When I wrote A Stage for Harriet, I initially conceived it as a standalone novel, but then I started to wonder about some of the other characters' fates, and their loose ends started to really bother me! Stories began flowing, plots marrying themselves to characters in my mind, and Green as Grass was born. Green as Grass is the story of the poor, awkward, bird-loving Mr. Andrew Brougham, who courted Harriet disguised as Lady Virginia in A Stage for Harriet. He was largely ignored and then jilted at the end of the book. I began to wonder what his story was. Who had managed to captivate him, and if he were so captivated, why did he become engaged to Lady Virginia in the first place??
These were questions that needed answers, and all of these answers will be found in Green as Grass, which is scheduled to be published next spring by Cedar Fort, and they've been working to broaden their distribution, so that's exciting. I've always loved a good makeover story. (Clueless is one of my favorite Austen adaptations.) My Big Fat Greek Wedding, The Princess Diaries . . . FUN, right? I love makeovers. But I ALSO love George Bernard Shaw's riff on the classic Ovidian myth Pygmalion, because, truthfully, what reason does the newly created "fair lady" have to stay with their creator?
Green as Grass contains something of a makeover story gone awry, in which the fashionable young Miss Louisa Grenfeld, a brilliant protégé of Brummell himself, attempts to turn the awkward Mr. Andrew Brougham into the rage of the season. But when he catches the eye of one of the wealthiest and loveliest ladies in London, what will become of Louisa when she realizes, too late, what her beloved avian scholar means to her?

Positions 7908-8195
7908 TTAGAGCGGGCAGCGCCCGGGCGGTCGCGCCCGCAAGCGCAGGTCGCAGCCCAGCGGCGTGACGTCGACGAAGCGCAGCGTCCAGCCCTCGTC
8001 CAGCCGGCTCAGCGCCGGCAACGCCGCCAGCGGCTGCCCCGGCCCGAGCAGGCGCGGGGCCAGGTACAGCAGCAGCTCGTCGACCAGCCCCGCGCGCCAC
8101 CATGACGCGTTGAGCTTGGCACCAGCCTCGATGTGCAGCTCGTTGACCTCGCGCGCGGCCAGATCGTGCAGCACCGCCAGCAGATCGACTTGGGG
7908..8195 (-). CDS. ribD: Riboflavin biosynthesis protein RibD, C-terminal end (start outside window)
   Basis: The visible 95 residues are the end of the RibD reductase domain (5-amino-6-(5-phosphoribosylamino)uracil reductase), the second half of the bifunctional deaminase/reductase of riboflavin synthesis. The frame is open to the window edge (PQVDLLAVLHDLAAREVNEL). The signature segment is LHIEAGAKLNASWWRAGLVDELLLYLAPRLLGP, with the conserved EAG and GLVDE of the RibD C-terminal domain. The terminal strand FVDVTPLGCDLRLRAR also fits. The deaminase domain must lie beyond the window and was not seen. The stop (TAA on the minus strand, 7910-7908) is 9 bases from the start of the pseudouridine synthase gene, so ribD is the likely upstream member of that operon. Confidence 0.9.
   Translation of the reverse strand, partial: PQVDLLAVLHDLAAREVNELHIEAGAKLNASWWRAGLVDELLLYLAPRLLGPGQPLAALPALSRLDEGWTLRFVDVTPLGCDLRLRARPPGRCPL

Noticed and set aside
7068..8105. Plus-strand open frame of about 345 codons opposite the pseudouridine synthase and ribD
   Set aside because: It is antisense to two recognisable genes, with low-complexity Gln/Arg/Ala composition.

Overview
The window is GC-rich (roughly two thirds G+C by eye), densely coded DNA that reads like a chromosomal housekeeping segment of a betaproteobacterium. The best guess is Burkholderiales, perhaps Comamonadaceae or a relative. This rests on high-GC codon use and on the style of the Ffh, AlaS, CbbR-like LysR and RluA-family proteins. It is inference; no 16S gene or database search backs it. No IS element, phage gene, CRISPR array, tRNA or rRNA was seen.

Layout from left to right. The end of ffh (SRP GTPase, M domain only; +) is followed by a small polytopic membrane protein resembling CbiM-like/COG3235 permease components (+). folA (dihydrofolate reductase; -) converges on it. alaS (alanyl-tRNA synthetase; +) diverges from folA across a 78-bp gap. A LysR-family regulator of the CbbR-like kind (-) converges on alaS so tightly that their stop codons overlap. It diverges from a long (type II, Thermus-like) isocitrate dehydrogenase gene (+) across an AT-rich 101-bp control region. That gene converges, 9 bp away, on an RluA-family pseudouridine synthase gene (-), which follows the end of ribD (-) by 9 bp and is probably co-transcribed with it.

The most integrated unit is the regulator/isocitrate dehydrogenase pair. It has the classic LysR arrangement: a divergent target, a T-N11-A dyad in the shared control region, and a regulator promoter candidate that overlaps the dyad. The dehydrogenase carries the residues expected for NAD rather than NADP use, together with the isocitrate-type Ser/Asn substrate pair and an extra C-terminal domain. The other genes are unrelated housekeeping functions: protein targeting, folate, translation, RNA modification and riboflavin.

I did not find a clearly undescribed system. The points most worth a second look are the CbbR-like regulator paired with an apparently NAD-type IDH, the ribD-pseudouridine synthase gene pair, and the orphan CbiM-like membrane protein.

I'm including the first chapter of the current draft below. Enjoy!
September 30, 1813
Lady Norbury’s card party
“Miss Louisa! There you are. Do tell me what you think of my bespoke new fob! Isn’t it marvelous?” Beau asked.
Louisa looked up to see Mr. Brummell descending upon her in all his evening finery, and she could not reel in a smile. “Which one, sir?”
He gestured to a small bird-shaped bronze medallion hanging from a blue ribbon at his hip. She smiled when she saw it. “I am quite partial to birds, sir,” she said. “So I am not a reliable judge, but I do like it.”
“I am aware, Miss Grenfeld. That is why I asked you in particular.” He gave her a small wink. “Now let us see. Whom do we have here this evening?”
Louisa turned and surveyed the elite assembly alongside her dear friend, Beau Brummell, that esteemed icon of fashion. They had become good friends the last season, and she was proud of herself for earning his approval.
“What do you think of that one, there?” Mr. Brummell asked her.